The main reactions involve the sintering process, are listed in Eqs. (5)–(10), and the characteristics and melting temperatures of the fusible compounds and the eutectic mixtures are presented in Table 433. Hematite (Fe2O3), fayalite (2FeO·SiO2), dicalcium silicate (2CaO·SiO2), calcium ferrite (CaO–Fe2O3) and compound calcium ferrite (CaO–SiO2–Fe2O3) are the main mineral phases formed in the sintering process. The fayalite, dicalcium silicate, calcium ferrite, and compound calcium ferrite are in the liquid phase, allowing them to fill in the spaces around the hematite particles and other particles as the sintering temperature increased to about 1200 °C. This binds the particles into a firm amalgamation, especially calcium ferrite and compound calcium ferrite. The Fe2O3–CaO–SiO2 phase diagram was analyzed using the FactSage 7.2 software (Fig. 8). As can be seen from Fig. 8, the lowest melting point of the ternary phase is 1193 °C (point 10). The formation of compound calcium ferrite (Ca3Fe2Si3O12) induced the low melting point. The melting temperatures at points 7 and 8 are 1209 °C and 1205 °C, respectively, which is where calcium ferrites (CaFe4O7 and CaFe2O4) form. It is further demonstrated that the formation of compound calcium ferrite and calcium ferrite are quite important to the sinter quality.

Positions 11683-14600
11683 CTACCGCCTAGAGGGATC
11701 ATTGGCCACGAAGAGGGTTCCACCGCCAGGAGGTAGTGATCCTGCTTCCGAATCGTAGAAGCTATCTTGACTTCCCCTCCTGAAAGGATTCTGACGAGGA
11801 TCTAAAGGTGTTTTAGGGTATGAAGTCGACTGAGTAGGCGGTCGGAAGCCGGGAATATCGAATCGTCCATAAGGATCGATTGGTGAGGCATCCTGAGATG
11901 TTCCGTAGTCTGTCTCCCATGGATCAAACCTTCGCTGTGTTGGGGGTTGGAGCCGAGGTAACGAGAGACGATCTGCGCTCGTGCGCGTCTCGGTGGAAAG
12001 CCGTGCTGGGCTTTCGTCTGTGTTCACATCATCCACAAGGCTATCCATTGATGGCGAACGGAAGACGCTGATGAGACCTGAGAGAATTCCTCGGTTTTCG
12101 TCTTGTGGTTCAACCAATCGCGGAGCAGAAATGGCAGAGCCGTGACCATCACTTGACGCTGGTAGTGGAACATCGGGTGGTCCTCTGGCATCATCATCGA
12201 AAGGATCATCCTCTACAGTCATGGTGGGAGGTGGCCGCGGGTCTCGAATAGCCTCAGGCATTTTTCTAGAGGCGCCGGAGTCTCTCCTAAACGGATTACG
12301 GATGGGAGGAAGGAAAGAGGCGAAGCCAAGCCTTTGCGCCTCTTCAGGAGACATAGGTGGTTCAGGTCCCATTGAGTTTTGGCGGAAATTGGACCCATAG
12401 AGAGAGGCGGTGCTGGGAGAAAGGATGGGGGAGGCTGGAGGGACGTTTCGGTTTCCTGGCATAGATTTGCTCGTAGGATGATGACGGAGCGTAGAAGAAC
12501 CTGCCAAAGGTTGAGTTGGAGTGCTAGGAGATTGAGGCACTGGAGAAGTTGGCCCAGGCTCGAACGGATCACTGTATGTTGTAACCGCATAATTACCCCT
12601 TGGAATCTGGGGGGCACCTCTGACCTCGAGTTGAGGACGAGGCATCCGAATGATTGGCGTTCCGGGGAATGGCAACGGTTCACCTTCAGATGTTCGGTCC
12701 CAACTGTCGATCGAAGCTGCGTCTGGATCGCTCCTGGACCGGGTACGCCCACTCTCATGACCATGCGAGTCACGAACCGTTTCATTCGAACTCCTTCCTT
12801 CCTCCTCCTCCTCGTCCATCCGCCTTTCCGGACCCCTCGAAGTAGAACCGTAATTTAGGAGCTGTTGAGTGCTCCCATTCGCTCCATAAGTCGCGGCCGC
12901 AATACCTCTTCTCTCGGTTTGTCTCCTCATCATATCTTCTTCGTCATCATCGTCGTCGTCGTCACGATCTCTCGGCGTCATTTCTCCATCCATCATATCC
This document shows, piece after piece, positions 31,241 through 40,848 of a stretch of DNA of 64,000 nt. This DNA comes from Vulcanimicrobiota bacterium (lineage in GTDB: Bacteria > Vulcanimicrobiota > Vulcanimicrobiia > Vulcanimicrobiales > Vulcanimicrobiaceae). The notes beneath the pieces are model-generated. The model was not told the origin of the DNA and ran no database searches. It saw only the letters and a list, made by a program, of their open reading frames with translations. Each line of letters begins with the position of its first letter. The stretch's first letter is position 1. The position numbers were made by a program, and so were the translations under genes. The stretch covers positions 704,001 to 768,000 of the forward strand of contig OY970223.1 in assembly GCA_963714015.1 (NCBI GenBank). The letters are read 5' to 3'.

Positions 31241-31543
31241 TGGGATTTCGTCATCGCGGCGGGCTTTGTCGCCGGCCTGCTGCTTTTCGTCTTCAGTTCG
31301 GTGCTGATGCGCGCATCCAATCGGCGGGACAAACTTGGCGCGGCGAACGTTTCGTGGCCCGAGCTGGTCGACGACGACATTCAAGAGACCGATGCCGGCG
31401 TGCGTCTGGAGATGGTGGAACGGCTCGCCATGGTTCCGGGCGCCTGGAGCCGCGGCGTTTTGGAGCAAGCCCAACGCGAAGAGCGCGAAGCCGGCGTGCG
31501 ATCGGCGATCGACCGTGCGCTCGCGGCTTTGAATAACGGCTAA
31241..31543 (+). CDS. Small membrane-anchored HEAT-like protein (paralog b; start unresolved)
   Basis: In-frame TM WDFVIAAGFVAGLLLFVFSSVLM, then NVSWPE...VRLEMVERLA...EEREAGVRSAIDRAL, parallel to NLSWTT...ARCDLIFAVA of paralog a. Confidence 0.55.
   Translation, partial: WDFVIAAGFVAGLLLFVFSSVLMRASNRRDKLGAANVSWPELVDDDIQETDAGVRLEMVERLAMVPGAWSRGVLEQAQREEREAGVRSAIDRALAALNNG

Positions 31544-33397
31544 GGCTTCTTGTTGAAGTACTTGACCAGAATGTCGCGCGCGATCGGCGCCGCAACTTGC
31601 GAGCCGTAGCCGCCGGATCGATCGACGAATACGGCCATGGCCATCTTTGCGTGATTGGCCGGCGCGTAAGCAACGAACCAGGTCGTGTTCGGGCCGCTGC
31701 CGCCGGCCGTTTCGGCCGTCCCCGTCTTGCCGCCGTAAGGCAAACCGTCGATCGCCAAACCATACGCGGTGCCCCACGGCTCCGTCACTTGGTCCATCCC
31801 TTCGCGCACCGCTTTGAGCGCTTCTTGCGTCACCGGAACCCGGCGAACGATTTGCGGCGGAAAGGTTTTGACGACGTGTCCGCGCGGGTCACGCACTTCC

Hence, the temperatures should be maintained at greater than 1200 °C, so that these reactions and the bonding process can be completed, that is, sintering mineralization can occur. When anthracite was substituted for coke breeze, the melting temperature duration time was shorter and the melt quantity index was lower, especially for an anthracite substitution ratio of 60%. Thus, the amount of sintering mineralization insufficient, leading to bad sintering indexes. Appropriate anthracite substitution ratios still meet the demand for obtaining acceptable laboratory indexes. When the anthracite substitution ratio is too high, it has a significant influence on the sintering process and results in a poor sinter quality.

$${\text{F}}{{\text{e}}_3}{{\text{O}}_4} + {{\text{O}}_2} \to {\text{F}}{{\text{e}}_2}{{\text{O}}_3}$$
(5)
$${\text{C}} + {{\text{O}}_2} \to {\text{C}}{{\text{O}}_2}$$
(6)
$${\text{FeO}} + {\text{Si}}{{\text{O}}_2} \to 2{\text{FeO}} \cdot {\text{Si}}{{\text{O}}_2}$$
(7)
$${\text{CaO}} + {\text{F}}{{\text{e}}_2}{{\text{O}}_3} \to x{\text{CaO}} \cdot y{\text{F}}{{\text{e}}_2}{{\text{O}}_3}$$
(8)